• Content Count

  • Joined

  • Last visited

Community Reputation

0 Wolfbait

About Filiokus

  • Rank
  1. Well, technically you are right. The calorie value (joules) in food stays constant regardless of the temperature of the food. But your body uses energy (joules) to maintain a body temperature, and when you eat cold foods you spend more energy on maintaining it since the cold foods lower your internal body temperature. [spoil]As a simple example, let's say you ate 1 pound of frozen turkey. I will just assume that the heat capacity of this is equivalent to 1 pound of water, which is close enough. The heat capacity of water is about 4 Joules per gram per degree Kelvin. 1 pound of water is about 450 grams. Body temperature is about 100 F (310K), frozen meat 32 F (270 K). So: 4 Joules * 450 grams * (40K) = 72 kJ = 17 kcal So, eating 1 pound of frozen turkey instead of turkey at body temperature causes you to burn an extra 17 calories.[/spoil] I just thought that it would be easier to raise the calorie value of the food instead of creating a more complex system.
  2. I've crawled through the snow, fog, and over the ice. I see a cabin in the distance, and I run over there before the dark consumes the horizon. Well inside, I rejoice over what seems to be a stove and some conveniently placed firewood. I light a fire, and I rummage through my backpack to find something edible. Maybe one of my twenty cans of pork and beans? Or one of my thousand cans of soda? Canadians must love their soda. But why can I not heat my can of food on the stove to get some much needed warmth in my belly? Warm food should give more calories, and it should reduce the risk of food poisoning.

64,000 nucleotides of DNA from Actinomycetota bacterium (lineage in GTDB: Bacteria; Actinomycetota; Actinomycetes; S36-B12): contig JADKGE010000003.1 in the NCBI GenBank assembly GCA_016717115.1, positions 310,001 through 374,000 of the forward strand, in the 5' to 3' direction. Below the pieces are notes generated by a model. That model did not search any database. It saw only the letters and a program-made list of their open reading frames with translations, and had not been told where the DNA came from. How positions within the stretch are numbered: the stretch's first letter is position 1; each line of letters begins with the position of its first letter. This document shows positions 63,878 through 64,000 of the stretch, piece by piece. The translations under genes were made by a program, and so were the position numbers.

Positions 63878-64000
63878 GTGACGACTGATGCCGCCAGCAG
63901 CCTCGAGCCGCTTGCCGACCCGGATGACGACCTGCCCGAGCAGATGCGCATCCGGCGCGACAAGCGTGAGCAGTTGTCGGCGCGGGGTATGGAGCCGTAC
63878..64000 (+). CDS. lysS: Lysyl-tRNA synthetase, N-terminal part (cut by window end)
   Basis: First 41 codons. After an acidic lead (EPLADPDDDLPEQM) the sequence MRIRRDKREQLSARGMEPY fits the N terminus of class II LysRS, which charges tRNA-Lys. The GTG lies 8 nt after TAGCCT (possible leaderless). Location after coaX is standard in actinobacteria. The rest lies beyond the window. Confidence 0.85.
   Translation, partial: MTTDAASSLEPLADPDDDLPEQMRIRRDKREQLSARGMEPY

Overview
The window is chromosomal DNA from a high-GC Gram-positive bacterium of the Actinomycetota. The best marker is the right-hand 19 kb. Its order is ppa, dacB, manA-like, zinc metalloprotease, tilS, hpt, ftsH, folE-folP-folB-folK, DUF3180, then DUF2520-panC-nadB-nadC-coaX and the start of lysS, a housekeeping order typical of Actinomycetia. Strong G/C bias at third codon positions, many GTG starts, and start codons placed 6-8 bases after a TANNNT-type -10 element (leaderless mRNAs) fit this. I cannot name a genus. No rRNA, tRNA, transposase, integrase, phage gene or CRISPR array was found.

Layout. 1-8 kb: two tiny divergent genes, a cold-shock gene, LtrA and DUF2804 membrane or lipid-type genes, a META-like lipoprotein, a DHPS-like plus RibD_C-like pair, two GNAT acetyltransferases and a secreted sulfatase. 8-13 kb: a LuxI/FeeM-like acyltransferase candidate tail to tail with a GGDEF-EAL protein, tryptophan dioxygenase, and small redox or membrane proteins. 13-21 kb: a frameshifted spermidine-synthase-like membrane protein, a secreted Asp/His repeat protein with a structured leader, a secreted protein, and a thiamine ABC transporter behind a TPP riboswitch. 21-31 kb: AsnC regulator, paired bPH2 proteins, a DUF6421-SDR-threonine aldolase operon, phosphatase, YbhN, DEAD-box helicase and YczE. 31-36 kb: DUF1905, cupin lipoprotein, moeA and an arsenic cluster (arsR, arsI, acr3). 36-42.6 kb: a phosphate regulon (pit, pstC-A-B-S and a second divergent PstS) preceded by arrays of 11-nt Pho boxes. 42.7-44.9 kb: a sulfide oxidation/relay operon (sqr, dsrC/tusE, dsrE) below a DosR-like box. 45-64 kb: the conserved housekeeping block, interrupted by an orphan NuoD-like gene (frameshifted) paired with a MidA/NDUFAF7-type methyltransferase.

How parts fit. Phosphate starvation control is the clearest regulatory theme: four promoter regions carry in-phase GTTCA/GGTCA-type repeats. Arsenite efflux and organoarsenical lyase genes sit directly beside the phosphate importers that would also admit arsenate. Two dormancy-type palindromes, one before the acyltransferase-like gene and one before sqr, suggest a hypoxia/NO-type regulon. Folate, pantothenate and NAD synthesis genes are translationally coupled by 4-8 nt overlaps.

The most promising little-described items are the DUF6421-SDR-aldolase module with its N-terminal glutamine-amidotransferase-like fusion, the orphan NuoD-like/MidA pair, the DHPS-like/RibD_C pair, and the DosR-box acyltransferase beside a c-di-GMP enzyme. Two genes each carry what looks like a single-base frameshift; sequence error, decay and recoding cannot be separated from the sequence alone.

3. Agreed. Running should produce more body heat, but also have the unfortunate side effect of making you sweaty. If you are soaking with sweat you definitely get colder. The developers must have thought about this, but the game mechanics can only be so realistic until it gets tedious, unmanageable, and taking the "game" out of the game.
  4. The use of flares is twofold; it can double as a light source, but mainly it is used to chase aggressive wolves away. The problem is that it is very unreliable, and it seems like the best course of action is to run away, if you have the capability to do so. I find that most of the times I try to use a flare, it doesn't work, and I end up having to brawl the wolf, Mike Tyson-style, to get to safety. How does the flare-mechanics work? It seems to me that waving it furiously in your hand, facing the wolf, while slowly backing away would be a smart way to resolve the situation (at least until the flare goes out, or more wolves show up). I've tried to throw the flare at the wolf, but that just made it more pissed off and it called its wolf-buddies to come and feast on my soda-filled stomach. So far the only practical use I've found for flares is to celebrate that I've survived another crappy day in cold-ass-mountain.